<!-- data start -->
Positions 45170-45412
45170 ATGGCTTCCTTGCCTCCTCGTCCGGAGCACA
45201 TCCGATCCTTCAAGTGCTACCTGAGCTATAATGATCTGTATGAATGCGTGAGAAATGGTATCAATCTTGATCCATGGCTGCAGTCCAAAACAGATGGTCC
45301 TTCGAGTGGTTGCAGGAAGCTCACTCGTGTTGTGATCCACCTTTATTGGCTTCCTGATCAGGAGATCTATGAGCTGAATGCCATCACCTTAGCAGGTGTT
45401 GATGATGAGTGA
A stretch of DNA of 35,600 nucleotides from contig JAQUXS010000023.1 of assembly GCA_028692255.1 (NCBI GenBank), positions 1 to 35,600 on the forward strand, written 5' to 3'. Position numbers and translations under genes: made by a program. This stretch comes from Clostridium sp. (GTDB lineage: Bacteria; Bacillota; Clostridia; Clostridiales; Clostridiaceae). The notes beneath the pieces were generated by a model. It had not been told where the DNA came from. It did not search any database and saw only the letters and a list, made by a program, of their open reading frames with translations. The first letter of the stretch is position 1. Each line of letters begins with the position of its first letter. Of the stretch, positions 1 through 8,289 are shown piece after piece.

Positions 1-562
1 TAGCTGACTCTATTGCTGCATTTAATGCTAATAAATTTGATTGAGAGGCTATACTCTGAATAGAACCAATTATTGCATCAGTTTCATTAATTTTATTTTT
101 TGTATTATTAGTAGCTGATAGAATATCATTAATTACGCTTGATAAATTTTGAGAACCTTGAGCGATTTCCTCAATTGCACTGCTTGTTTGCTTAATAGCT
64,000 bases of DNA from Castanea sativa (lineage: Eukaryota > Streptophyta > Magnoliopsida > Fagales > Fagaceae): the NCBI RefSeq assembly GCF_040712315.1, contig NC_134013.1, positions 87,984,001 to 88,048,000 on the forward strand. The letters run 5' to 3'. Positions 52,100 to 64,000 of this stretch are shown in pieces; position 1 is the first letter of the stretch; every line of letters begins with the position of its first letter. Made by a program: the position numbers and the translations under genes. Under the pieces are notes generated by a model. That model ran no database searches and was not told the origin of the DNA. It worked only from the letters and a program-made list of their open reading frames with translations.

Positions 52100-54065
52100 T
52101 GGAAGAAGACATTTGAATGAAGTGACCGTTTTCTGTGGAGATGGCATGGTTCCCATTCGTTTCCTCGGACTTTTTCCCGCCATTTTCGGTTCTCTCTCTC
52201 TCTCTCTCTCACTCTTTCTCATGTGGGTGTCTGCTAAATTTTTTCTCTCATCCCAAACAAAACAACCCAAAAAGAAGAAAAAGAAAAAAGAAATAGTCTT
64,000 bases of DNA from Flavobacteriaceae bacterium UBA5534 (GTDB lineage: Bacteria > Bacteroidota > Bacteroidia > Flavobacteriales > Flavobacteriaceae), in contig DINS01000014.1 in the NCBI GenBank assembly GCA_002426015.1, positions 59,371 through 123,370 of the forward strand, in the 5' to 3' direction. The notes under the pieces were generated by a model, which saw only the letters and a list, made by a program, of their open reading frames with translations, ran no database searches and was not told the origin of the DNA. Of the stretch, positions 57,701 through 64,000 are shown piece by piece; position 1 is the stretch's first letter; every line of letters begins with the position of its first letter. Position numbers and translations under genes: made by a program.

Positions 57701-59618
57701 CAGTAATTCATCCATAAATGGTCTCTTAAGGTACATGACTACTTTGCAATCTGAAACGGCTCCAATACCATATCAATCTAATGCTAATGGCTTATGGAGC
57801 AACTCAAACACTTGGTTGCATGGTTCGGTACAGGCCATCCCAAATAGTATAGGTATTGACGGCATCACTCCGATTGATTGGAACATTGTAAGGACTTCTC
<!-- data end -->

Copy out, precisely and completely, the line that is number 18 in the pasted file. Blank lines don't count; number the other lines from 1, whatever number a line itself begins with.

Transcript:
57801 AACTCAAACACTTGGTTGCATGGTTCGGTACAGGCCATCCCAAATAGTATAGGTATTGACGGCATCACTCCGATTGATTGGAACATTGTAAGGACTTCTC